KABUL, Afghanistan -- Nine people were slain execution-style while they dined at Kabul's most upscale hotel on Thursday, government officials and sources told NBC News.
The victims included four women and two children. Four foreigners, including two Canadians, were among those killed at the Serena Hotel.
A three-hour battle involving Afghan special forces ended with the gunmen dead, officials said.
The bloodbath began in the hotel’s restaurant at 9 p.m. local time (12:30 p.m. ET) as guests celebrated Persian New Year.
The shooters, who are believed to have smuggled pistols into the heavily guarded hotel by hiding them in their socks, took a table at the restaurant. They ordered apple juice before launching the attack, a waiter in the Silk Route Restaurant said.
“Don’t kill us, we’re Afghan,” pleaded one man at a nearby table, according to a witness. The gunmen proceeded to kill the man and two of the children at his table, the witness said.
The gunmen shot most of the victims in the head execution-style, according to witnesses and government officials.
Among the dead is a senior AFP reporter in Kabul, Sardar Ahmad. Ahmad, 40, was killed with his wife and two of his three children, the news service said in a statement. APF said one of their staff photographers identified the four bodies at a city hospital, adding the family’s youngest son was “undergoing emergency treatment after being badly wounded in the attack."
President Hamid Karzai issued a condolence message after news of the journalist's death emerged.
"The killing of Ahmad, his wife and two children is the biggest crime, and a painful tragedy," he said.
The Ministry of the Interior said the four slain foreigners killed were from Canada, New Zealand, Pakistan and India, but the New Zealand, Pakistani and Indian foreign ministries denied any of their citizens were among the dead. Canada confirmed that two Canadians were killed, The Associated Press reported.
No Americans were injured or killed, according to the U.S. Embassy.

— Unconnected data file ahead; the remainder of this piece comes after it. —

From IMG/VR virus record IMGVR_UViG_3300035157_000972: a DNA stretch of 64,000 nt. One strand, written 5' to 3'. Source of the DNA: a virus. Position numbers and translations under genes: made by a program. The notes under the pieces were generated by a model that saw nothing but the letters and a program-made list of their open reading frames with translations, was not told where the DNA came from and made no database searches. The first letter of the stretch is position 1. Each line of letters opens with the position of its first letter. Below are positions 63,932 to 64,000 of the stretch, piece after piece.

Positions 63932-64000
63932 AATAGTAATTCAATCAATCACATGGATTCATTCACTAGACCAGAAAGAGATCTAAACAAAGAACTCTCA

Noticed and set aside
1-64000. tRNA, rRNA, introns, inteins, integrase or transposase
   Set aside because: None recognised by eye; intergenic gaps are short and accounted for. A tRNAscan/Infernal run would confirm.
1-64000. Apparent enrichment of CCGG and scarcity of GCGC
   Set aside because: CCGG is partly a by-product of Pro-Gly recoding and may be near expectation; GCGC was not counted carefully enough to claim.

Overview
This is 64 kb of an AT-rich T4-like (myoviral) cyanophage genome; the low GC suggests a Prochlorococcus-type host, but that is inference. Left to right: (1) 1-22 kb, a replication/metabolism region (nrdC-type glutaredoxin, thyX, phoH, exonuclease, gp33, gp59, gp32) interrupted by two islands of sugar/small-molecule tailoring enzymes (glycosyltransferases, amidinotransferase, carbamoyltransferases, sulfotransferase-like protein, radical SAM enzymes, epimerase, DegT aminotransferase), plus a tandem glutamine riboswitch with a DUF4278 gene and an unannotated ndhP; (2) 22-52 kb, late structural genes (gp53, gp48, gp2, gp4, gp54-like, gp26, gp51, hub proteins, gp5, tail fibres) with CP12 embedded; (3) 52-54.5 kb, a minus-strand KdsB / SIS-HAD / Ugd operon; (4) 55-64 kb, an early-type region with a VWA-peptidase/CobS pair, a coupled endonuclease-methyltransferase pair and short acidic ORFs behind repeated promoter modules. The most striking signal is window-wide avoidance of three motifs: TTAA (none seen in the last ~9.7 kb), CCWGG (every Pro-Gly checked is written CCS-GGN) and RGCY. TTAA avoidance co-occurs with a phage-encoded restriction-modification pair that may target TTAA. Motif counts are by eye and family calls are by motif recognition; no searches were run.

The Serena Hotel is popular with Afghan politicians, visiting dignitaries, contractors and journalists. It is generally considered one of the safest places to eat and stay in Kabul.
An NBC News source who was in the restaurant minutes after the attack said he saw six of the victims’ bodies on the ground with bullet holes in their head and faces. Blood was splattered on cream-colored and wood-paneled walls, the source added.
Terrified guests and staff members fled the restaurant to hide in their rooms or safe rooms, and hotel workers wandered into the restaurant even as gun smoke filled the air.
"It was hard to breathe. People started putting wet napkins on their faces," one witness hiding in a smoke-filled safe room packed with guests and Afghan members of parliament told Reuters.
The Taliban claimed responsibility for the attack, saying it was targeting a delegation of high-ranking foreign officials and Afghans.
But the country's interior ministry suggested the hotel shared some of the blame for the attack.
"The Serena Hotel’s security team is responsible for this incident. We have previously offered our security and services to the hotel management," spokesman Sidiq Siddiqi said. “They rejected our offer, and assured us they have all of the security personnel and expertise needed to protect their five-star hotel.”
A spokesman for ISAF, the NATO-led security mission in the country, said the Afghans had not requested any help in responding to the situation.
ISAF's commander Gen. Joseph F. Dunford condemned the attack.
"I express my deepest sympathies to the victims and families of those wounded and killed in last night's attack on the Serena Hotel," he said in a statement on Friday. "This attack shows a complete disregard for human life."
It was the latest in a string of attacks by the Taliban aimed at disrupting presidential elections scheduled for April 5.
Jamieson Lesko and F. Brinley Bruton reported from London. The Associated Press contributed to this report.